A few weeks ago I shared the spring plans
of Youssef and Fabrice, young Camerounian emigrants, that they would wait for the cover of entertainment before trying their luck during the final rounds of the World Cup Championship. Their goal? To try to cross into Melilia, the enclave on Morocco’s Mediterranean coast "occupied" by Spain.
Sure enough, according the Tangier weekly Le Courrier du Nord
, last Monday a group of around 70 sub-Saharan Africans stormed a section of Spain’s billion-dollar "border fence," a series of tilted 20-foot wire walls topped with razor wire and equipped with electronic sensors and guard towers. Border guards opened fire on the unarmed group. Two were killed.
One of those killed died en route to a Moroccan hospital. The other one actually made it to Spain--his body is undergoing an autopsy by Spanish police. The presumed cause of death being "gunshot wound," it’s very unlikely that Spanish border guards were responsible for the killings, since they don’t carry firearms. No names were released, and we may never know who the victims were or where they came from.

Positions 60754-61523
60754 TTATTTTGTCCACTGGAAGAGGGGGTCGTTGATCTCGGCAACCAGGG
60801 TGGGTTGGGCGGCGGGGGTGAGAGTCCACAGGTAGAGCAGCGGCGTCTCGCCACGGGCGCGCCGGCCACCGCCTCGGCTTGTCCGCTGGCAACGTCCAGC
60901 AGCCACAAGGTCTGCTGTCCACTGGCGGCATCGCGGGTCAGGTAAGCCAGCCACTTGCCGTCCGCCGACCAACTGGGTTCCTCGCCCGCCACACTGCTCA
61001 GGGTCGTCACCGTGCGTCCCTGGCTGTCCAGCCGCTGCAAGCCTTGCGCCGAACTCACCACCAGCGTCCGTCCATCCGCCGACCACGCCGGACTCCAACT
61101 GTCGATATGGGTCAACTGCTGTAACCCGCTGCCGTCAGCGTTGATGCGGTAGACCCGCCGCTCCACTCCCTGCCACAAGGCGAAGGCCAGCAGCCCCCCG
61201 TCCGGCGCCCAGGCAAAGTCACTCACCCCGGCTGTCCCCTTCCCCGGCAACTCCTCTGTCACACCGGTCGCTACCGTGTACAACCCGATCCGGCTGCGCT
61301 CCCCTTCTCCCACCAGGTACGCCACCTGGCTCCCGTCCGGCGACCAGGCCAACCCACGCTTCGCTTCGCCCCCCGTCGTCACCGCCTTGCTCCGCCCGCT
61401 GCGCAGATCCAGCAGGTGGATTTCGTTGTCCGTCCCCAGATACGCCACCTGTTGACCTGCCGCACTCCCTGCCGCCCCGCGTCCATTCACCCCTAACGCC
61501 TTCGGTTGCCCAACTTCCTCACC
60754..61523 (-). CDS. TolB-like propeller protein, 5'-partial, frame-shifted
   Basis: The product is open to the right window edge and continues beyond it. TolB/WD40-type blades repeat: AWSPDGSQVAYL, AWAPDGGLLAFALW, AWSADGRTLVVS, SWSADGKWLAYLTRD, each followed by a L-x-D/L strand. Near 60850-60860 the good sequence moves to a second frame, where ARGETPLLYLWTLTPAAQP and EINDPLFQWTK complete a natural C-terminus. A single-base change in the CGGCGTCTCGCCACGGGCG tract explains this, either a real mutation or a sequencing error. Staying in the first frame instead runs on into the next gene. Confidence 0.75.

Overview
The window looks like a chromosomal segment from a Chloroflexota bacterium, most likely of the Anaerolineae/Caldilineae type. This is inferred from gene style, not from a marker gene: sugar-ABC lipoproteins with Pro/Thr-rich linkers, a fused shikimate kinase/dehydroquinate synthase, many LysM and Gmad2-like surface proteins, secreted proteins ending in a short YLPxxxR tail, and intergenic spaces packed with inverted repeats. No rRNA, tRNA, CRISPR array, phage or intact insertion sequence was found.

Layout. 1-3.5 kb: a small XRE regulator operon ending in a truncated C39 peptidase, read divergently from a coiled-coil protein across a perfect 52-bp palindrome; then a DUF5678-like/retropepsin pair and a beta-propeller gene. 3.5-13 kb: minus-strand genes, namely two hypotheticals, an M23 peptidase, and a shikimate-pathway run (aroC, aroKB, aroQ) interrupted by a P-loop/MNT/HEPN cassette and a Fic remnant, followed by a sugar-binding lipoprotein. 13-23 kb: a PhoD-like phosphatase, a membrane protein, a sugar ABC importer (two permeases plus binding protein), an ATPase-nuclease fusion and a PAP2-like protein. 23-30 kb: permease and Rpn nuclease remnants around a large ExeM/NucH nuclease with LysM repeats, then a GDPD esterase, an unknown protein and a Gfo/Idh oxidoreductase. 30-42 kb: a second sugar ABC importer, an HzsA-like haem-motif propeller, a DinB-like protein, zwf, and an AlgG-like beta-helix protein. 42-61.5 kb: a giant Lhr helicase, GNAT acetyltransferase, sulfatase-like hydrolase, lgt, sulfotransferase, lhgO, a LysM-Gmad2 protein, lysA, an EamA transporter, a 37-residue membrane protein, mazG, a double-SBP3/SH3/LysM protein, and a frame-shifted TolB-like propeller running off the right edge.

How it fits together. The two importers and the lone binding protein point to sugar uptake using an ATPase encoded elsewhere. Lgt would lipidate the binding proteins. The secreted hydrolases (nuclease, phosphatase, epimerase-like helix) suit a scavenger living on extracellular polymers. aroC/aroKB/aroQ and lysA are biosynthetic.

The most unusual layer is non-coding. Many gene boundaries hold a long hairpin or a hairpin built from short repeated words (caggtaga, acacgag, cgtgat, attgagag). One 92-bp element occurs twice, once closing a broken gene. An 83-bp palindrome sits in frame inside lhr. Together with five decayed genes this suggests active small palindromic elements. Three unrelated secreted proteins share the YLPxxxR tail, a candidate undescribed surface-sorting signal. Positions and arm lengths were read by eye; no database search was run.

This was the first mass attempt on Melilia since October 2005, when six men were killed after Moroccan border guards opened fire on another group of around 100 unarmed sub-Saharan Africans trying to make it across the fence.
As a result, we have the curious situation whereby the Moroccan authorities are keeping nationals of several foreign countries from trying to leave Morocco and enter into another foreign country, and specifically a section of that foreign country’s territory that Morocco unofficially claims.
Moreover, that foreign country has already built massive military- (or prison!)-style fortifications between its frontier and Morocco’s, not exactly a friendly overture.
Finally, the Moroccan authorities appear willing to use deadly force against these foreign nationals, even though the border guards are under no immediate threat from the unarmed would-be emigrants, who are running away from them and from Moroccan territory.
All the while, the Spanish authorities (and all Europeans) are able to sit back and protest that their border guards aren’t even armed, so they can scarcely be held responsible for the killings.